Embarking on that first job requires dedication and responsibility. Is your teen ready?
Out of the blue, your teenaged Ben or Jeri announces the desire to get a job. Ben saw a help-wanted sign at the sneaker shop in the mall. He's particularly enticed by the fact that, as an employee, he can get a 10 percent discount on all those fabulously expensive, gotta-have-'em sneaks.
Jeri would like to work as a cashier at 7-11. She wants to start saving for a car.
It's a big step for a kid, because that world has attitudes and expectations your teen previously may not have experienced.
"Parents and teachers don't fire teenagers, whereas employers sometimes do," says Mitch Spero, PsyD, director of Child and Family Psychologists and a licensed psychologist in Plantation, Florida. "Often, good work in the 'real' world isn't given proper acknowledgment. And, the working world isn't always fair."
How can you judge whether your son or daughter will give a job the commitment, even enthusiasm, that the working world expects of employees? How can you decide whether a job is an enhancement or a distraction in your teen's life?
If your teenager is getting good grades, is meeting household curfews, doing chores -- in other words, if your teen is basically a decent kid -- a job will enhance his or her life, says Dr. Spero.
"For one thing, a job teaches the work ethic," he says. "And these entry-level jobs are certainly a way that teenagers can pay their dues to enter and belong to the working world.
"But it's important for the child to know that working is a privilege. Earning money outside the household is fine, but it must never become a priority above, or go against, the family's values."
Dr. Spero believes that a job can be both a learning experience and a life experience for a teen.
If your teenager gets a job at minimum wage, he or she will soon learn that certain goals can't be reached without first earning a higher education. "That's a learning experience," he says.
But if a teenager wants to explore different areas of employment in order to prepare for the future, that's a life experience, he explains.
"When I was a teenager, I wanted to be a veterinarian. So I took a job in a pet shop, where I earned $2 an hour," Dr. Spero remembers. "I quickly came to the conclusion that I would not have a satisfying future in that level of job, but I might be happy if I earned a doctoral degree, learned business skills, and eventually owned a string of animal hospitals. That was a life experience."
Before you give the okay for your teenager to seek employment, Dr. Spero recommends that you get together with your spouse to make sure you are of a like mind.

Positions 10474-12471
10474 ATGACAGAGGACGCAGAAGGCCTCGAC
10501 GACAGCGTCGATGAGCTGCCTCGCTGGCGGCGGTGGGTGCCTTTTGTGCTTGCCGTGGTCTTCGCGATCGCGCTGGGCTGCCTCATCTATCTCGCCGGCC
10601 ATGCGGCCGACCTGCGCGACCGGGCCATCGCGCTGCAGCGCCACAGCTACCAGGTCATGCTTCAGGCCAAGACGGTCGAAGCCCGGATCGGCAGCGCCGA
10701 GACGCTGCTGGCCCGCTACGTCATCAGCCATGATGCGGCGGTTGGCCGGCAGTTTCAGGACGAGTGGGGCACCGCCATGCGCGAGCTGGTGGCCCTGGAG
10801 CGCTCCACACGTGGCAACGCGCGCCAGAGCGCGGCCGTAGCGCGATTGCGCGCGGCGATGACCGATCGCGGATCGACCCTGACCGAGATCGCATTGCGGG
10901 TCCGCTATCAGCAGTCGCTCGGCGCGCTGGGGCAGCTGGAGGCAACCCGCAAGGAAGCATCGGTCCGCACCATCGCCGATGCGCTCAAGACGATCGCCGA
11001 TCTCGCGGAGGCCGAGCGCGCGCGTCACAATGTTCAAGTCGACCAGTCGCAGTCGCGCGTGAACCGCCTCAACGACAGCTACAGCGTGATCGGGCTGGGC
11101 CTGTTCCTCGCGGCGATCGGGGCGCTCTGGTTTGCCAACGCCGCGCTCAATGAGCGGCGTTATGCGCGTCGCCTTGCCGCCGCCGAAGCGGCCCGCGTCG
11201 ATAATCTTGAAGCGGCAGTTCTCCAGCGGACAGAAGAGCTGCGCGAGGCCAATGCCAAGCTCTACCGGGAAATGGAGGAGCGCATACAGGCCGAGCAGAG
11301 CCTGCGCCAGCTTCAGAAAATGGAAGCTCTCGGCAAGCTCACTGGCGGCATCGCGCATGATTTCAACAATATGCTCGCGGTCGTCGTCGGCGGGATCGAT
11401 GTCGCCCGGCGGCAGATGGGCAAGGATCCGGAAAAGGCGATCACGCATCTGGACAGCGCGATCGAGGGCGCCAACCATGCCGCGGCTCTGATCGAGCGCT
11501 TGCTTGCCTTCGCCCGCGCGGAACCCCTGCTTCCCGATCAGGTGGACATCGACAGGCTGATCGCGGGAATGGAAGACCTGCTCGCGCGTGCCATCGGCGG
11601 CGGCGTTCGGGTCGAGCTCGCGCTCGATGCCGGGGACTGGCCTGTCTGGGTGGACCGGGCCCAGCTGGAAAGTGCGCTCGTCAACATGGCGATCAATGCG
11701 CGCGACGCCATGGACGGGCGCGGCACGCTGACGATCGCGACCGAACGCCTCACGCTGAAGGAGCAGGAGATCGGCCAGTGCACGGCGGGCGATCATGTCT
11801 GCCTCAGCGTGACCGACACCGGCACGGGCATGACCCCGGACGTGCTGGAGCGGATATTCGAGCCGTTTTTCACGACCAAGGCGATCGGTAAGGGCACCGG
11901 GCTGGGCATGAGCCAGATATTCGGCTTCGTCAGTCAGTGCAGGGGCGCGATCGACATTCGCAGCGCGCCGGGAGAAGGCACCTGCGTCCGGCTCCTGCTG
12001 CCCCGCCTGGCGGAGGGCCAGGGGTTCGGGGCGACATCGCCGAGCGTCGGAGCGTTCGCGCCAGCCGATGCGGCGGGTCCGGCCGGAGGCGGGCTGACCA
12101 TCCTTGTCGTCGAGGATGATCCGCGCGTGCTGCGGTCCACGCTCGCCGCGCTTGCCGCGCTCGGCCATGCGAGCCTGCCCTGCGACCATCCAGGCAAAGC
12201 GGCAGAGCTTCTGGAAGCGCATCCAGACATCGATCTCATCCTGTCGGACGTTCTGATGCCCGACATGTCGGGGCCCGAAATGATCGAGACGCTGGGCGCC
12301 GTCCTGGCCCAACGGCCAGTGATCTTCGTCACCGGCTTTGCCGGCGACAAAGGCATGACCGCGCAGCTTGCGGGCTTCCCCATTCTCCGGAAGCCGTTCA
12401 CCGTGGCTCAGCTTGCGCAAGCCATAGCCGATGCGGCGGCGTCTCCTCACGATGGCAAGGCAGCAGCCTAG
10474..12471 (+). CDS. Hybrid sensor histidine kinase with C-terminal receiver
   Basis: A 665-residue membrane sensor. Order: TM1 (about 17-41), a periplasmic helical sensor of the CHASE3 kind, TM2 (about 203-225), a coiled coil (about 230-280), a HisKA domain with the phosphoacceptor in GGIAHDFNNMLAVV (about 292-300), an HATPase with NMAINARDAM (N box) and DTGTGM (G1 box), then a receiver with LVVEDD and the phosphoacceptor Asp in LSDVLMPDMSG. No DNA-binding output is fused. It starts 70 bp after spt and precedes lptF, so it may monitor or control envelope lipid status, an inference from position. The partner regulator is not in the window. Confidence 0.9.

"It's vital that both parents make this decision," says Dr. Spero. "The danger is when one parent thinks a job is fine, but the other doesn't agree. The child then will side with one parent against the other. It's called triangulation, and it should be avoided."
Once you and your spouse are in agreement, progress to the next step: a written, dated, and signed contract with your teenager.
"The three of you will discuss and agree to how many hours will be worked, what grade average must be maintained, which chores will still be done," he suggests. "Get into the real details, too." For example, if you all agree that a C average must be maintained, will you still allow working if your teenager fails in only a single subject, but manages a C average because of good marks in other subjects?
When your son or daughter actually lands a job, it's important for you and/or your spouse to check it out.
"Money," says Dr. Spero, "should not be the primary goal. The job has to be rewarding in itself, and not just a means to an end. A job should be a way to investigate areas that your child is interested in," he says.
The following represents the range of jobs your child might find during the summer or after school:
Teenagers have rights under the Fair Labor Standards Act (FLSA) and other laws. The U.S. Department of Labor offers the following guidelines for youngsters who work:
Your teen has the right to a fair and full day's pay for a fair and full day's work, to have hours of work properly recorded, and to be paid at least the federal minimum wage.
Your teen has the right to overtime pay (at least time and one half his or her regular rate of pay) for every hour worked beyond 40 hours a week. (Note: this right arises under the FLSA, which contains significant exemptions for some jobs that teen workers may perform.)
Your teen has the right to a safe workplace and the right to file a complaint if the job is unsafe. He or she has the right to required safety clothing, equipment, and training.
Note: Teens under age 18 are prohibited from certain tasks:
Limited exceptions apply for some apprentices and student learners. Additional restrictions apply to workers 15 and younger. If under 16, your child's employer is not permitted to have him or her work past 9 p.m. between Labor Day and June 1.
Your teen has the right to equal employment opportunity without regard to race, color, religion, sex, national origin, or disability in an environment free of sexual and physical harassment.
Some states have worker protections which exceed federal standards. Call your state labor department for more information.
Adapted from the U.S. Dept. of Labor's "The Teen Workers' Bill of Rights."